We’re grateful to be learning alongside partners in industry, labour, government and policy and philanthropy to make sense of change in an important sector of our economy. Ontario is home to nearly 124,000 cashiers and 81,000 grocery store clerks and shelf stockers. These are important and essential workers; they’re also workers in jobs that are increasingly vulnerable to disruption from the growing use of automation technologies and the growth of online retail giants.

Labour markets are filled with people…

Human-centered design provides us with an important lens since we want to identify job pathways that work well for both workers and their would-be employers. We have designed an approach that involves a number of qualitative methods, building on the one-on-one interviews we used in 2019. In addition to consulting with employers to validate pathways and understand sector-specific hiring practices, in this phase of work we’ll be using cultural probes to help us better understand the lives and perspectives of workers, online focus groups to explore specific themes in depth, and a simple online survey to test our hypotheses and understand relative priorities for groups of workers. Used together, we hope that these methods can help us better understand the realities and concerns of workers and employers across demographic backgrounds and life circumstances. We’re aiming to share insight on the important factors to consider when designing policies and programs to support job transitions, as well as guidance—to the extent possible—on how to understand and integrate them in different contexts.

Our job pathways model leverages both data-driven inquiry and local qualitative insights. We’re hoping that it can help provide policymakers and program designers with accurate and detailed information about local conditions, worker decision-making, and evolving supply of and demand for talent for the development of successful strategies for training and redeployment. Algorithms and skills adjacency models have an important place—we argue that it’s alongside systematic, human-centered inquiry. In order to deliver targeted interventions that local labour markets (employers and workers) actually want and need, we must combine data with a critical human eye.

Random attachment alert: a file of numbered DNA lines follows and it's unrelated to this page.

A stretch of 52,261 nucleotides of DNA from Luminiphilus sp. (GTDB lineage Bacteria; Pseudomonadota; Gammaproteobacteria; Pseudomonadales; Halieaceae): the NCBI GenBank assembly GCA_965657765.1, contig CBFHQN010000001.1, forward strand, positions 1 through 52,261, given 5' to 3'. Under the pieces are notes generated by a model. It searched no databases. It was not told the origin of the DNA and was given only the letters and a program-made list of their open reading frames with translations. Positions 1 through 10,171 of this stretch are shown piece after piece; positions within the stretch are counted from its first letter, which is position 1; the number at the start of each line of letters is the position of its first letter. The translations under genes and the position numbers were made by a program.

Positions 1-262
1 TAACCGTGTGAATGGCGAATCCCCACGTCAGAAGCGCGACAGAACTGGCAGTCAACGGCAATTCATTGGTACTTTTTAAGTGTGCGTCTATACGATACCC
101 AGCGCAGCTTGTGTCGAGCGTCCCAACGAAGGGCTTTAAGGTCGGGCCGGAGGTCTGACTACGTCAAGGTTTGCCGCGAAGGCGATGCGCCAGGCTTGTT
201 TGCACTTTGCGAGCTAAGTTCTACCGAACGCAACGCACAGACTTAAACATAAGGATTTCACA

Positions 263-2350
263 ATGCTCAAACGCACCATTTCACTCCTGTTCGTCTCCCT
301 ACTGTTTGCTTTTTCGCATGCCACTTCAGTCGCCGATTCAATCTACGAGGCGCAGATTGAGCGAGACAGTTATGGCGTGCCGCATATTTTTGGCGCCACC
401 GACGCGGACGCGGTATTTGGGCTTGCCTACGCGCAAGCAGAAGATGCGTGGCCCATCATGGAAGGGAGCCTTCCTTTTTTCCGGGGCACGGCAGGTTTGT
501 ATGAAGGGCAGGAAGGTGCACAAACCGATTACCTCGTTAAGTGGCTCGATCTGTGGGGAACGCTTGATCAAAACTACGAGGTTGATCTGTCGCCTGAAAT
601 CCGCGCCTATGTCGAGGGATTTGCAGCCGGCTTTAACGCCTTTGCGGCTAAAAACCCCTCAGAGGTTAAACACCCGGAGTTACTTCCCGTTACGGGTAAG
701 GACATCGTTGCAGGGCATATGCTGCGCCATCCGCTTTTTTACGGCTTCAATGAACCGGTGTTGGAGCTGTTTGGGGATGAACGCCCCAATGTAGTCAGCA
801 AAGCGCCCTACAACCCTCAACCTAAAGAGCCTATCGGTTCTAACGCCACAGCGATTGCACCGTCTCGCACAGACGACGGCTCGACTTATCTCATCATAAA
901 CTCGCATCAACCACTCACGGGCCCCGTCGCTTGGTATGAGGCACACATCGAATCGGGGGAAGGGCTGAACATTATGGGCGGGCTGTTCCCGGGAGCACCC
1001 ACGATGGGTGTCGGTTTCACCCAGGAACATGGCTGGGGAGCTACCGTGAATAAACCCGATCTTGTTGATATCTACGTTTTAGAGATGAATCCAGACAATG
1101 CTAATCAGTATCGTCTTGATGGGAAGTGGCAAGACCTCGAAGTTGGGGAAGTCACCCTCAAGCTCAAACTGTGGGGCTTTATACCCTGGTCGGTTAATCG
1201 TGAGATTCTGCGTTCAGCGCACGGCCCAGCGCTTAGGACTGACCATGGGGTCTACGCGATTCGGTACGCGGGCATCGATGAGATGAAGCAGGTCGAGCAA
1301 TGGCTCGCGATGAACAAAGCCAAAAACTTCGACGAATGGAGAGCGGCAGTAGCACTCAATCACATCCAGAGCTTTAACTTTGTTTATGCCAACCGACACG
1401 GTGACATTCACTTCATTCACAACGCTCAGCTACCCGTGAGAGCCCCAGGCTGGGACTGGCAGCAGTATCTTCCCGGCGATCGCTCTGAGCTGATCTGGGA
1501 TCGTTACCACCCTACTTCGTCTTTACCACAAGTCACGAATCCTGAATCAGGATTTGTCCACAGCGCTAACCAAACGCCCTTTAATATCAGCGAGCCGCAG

Listen to the experts

While many of our initiatives draw on the skills and insights of external collaborators and advisors, we’re also trying something a little different with this project. We’re enlisting the advice of four current Ontario food retail workers, who serve as specialist advisors on this project. They’ll be helping our team of GTA-based policy researchers operate sensibly and respectfully in a sector that’s different from our own. We’re also grateful to advisors and partners in philanthropy, government, labour and beyond. This research is made possible thanks to support from JPMorgan Chase & Co. It is an Employment Ontario project, funded in part by the Government of Canada and the Government of Ontario. It is also undertaken in partnership with the United Food and Commercial Workers union (UFCW Canada), with contributions from partners including MaRS Data Catalyst and the Labour Market Information Council. 

Meet one of our specialist advisors, and learn more about the project and methodology by watching our Job Pathways virtual launch event:

What we’re aiming to do

This project has two important goals: We’re aiming to identify job pathways in the food retail sector and we’re looking to further improve on our existing job pathways model. We started this work pre-COVID-19, and the pandemic has resulted in economic shocks that make such work even more important. As millions of Canadian workers—sometimes even entire sectors—experience serious disruption, policymakers need a toolbox filled with the best, most practical tools to support the people affected. 

We’ll use insights from testing the model in real-world scenarios to update our playbook, with an expected publication date in Spring 2021. We know that this is a critical time for policymakers, job developers, and others so we’ll be regularly sharing our research along the way through blogs and online briefings. We welcome you to learn alongside our team. You can register your interest using this form or by emailing Kimberly Bowman (kimberlybowman@ryerson.ca) or Annalise Hyunh (annalise.huynh@ryerson.ca) directly.    

For media enquiries, please contact Lianne George, Director of Strategic Communications at the Brookfield Institute for Innovation + Entrepreneurship.

Annalise Huynh
Policy Analyst + Designer
Kimberly Bowman
Senior Projects Manager
August 26, 2020
Print Page